In testimony before the Walsh Commission, Morris Hillquit, the labor lawyer and Socialist Party leader, said that large foundations like Rockefeller, Carnegie, and Russell Sage “represent in the domain of philanthropy just what trusts represent in the industrial field.” Edward P. Costigan, who would later represent Colorado in the Senate, called the Rockefeller Foundation “a supreme example of the philanthropy which deadens, by its large benefactions, a public criticism which otherwise would be as formidable as inevitable.” Even feudalism and slavery, Costigan went on, “boasted of their occasional generosity.” The Reverend John Haynes Holmes of the New York Church of the Messiah, who would serve for two decades as chair of the board of the American Civil Liberties Union, called foundations “essentially repugnant to the whole idea of a democratic society.”
In 2013 you’d be hard-pressed to find anyone close to the mainstream of American civic life and political thought raising those kinds of fundamental concerns. Is it because 100 years of practice has erased them? Or because philanthropy has deadened criticism, as Costigan warned, with its “large benefactions”?
The closest we come today is the emerging critique of the Gates Foundation, with its $3 billion-a-year spend rate that is at least four times as big as the next largest philanthropy. Gates is in a class by itself when it comes to size, but its influence in the few areas it has identified for strategic investment is even greater than it might be precisely because it is not scattered, but quite focused on particular approaches to education reform in the United States and public health abroad. When Dean Rusk was running the Rockefeller Foundation, he reportedly said he kept an eye on the Ford Foundation because what the “fat boy in the canoe does makes a difference to everybody else.” If Ford, then the largest foundation, was the fat boy in the canoe, then Gates is the blue whale in the toy sailboat. Not only does what it does make a difference to others in the fields it engages in—it can virtually define the fields and set the policy agenda for government as well as philanthropy.
Laurie Garrett of the Council on Foreign Relations has argued that in focusing on a few big diseases in the developing world, Gates has drawn dollars away from more basic and vital investments in health systems and primary care. A 2007 Los Angeles Times article raised similar concerns, asserting that “the focus on a few diseases has shortchanged basic needs such as nutrition and transportation” and that “Gates-funded vaccination programs have instructed caregivers to ignore—even discourage patients from discussing—ailments that the vaccinations cannot prevent.”
Ed Skloot, the president of the Surdna Foundation until 2007, tells the story in his Alliance magazine article, “The Gated Community,” of Gates’s six-year, $2 billion initiative to break up large public high schools into smaller ones:
Despite the paucity of hard evidence to support this assertion, with foundation support the small-schools programme became a cornerstone of thinking in the minds of many educational reformers, planners and administrators. The foundation became a market-maker. In six years, it funded the establishment of more than 2,600 schools in 45 states and the District of Columbia, reaching well over 750,000 students. However, despite some success in New York City, where the program was more complex and robust than in other places, in 2008 the small schools program was all but dropped.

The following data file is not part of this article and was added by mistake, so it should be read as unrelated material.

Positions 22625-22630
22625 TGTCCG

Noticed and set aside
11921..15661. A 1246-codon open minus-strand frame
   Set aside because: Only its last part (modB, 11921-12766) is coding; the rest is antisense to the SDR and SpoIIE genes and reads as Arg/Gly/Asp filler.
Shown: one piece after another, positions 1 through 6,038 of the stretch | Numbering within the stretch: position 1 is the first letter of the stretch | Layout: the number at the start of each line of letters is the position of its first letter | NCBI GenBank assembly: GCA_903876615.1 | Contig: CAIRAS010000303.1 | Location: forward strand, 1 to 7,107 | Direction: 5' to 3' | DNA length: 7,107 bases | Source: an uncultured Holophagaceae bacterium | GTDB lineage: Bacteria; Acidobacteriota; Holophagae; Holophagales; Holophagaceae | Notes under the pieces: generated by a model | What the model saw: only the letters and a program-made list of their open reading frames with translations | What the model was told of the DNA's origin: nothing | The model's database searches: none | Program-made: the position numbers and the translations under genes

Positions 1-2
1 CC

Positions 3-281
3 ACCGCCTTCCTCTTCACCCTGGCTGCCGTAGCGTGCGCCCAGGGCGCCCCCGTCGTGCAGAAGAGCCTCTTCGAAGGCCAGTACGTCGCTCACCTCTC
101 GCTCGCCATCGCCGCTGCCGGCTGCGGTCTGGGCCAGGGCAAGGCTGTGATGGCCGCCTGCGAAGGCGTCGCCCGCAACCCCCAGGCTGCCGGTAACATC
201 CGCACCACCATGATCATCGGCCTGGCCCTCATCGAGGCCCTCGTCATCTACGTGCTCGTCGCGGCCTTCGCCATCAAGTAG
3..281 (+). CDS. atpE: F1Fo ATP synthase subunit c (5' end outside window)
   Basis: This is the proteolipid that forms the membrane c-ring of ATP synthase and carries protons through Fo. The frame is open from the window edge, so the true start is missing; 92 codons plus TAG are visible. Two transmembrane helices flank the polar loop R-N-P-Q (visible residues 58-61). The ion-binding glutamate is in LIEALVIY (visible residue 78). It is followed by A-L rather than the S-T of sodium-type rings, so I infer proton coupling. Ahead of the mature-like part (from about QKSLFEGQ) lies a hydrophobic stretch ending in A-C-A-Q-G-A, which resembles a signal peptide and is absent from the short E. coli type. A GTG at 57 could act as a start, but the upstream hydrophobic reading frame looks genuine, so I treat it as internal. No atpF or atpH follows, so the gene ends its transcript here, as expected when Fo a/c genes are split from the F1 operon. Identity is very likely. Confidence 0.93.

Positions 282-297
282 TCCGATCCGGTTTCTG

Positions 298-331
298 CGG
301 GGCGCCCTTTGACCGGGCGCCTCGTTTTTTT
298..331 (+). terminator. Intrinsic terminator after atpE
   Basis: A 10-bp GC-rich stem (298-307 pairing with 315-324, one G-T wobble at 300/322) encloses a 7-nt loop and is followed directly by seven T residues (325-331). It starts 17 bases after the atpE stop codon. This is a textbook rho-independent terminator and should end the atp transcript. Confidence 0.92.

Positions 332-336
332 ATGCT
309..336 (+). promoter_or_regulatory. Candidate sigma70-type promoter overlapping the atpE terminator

While Skloot claims the foundation never gave much of an explanation, Bill Gates in his 2009 annual letter acknowledged, “Many of the small schools we invested in did not improve students’ achievement in any significant way.” After a while, Skloot writes, “The new silver bullets of choice appeared to be…charter schools, standardized testing, national curricula, merit pay for teachers, reorganizing or closing underperforming schools, developing accurate data in and across funding sites, and improved management.” In these areas, Gates worked closely with the Broad and Walton family foundations. Skloot concludes:
It can certainly be argued that education reform is so complex that only consortia of large, well-positioned change agents can make significant systems change in the public policy and schooling environment, but it is also legitimate to point out that when “irresistible forces meet immovable objects” in the educational and political arena, more students may be hurt than helped. Nor did students and their families ask to be subjects in philanthropically driven educational experiments.
I don’t single out Gates—though it’s hard to avoid doing so in this context—because I think the foundation is ill-intentioned or reckless about its engagements. I know the people who run the place; they are trying to make a better world and, of late, they’ve listened more to their critics and tried to adjust. I don’t personally know Gates, who forthrightly defended the advantages of size to Matthew Bishop and Michael Green, authors of the 2008 book Philanthrocapitalism, by asking: “When it comes down to me sitting down with a pharma company and saying, ‘Hey, here is the thing that would be great to do,’ do you think that our size hurts us? Do you think a bunch of tiny foundations could do that?” But of late, Gates has shown some capacity to change—softening, for instance, the demonization of teachers’ unions that the foundation’s allies have made a central theme of their reform efforts.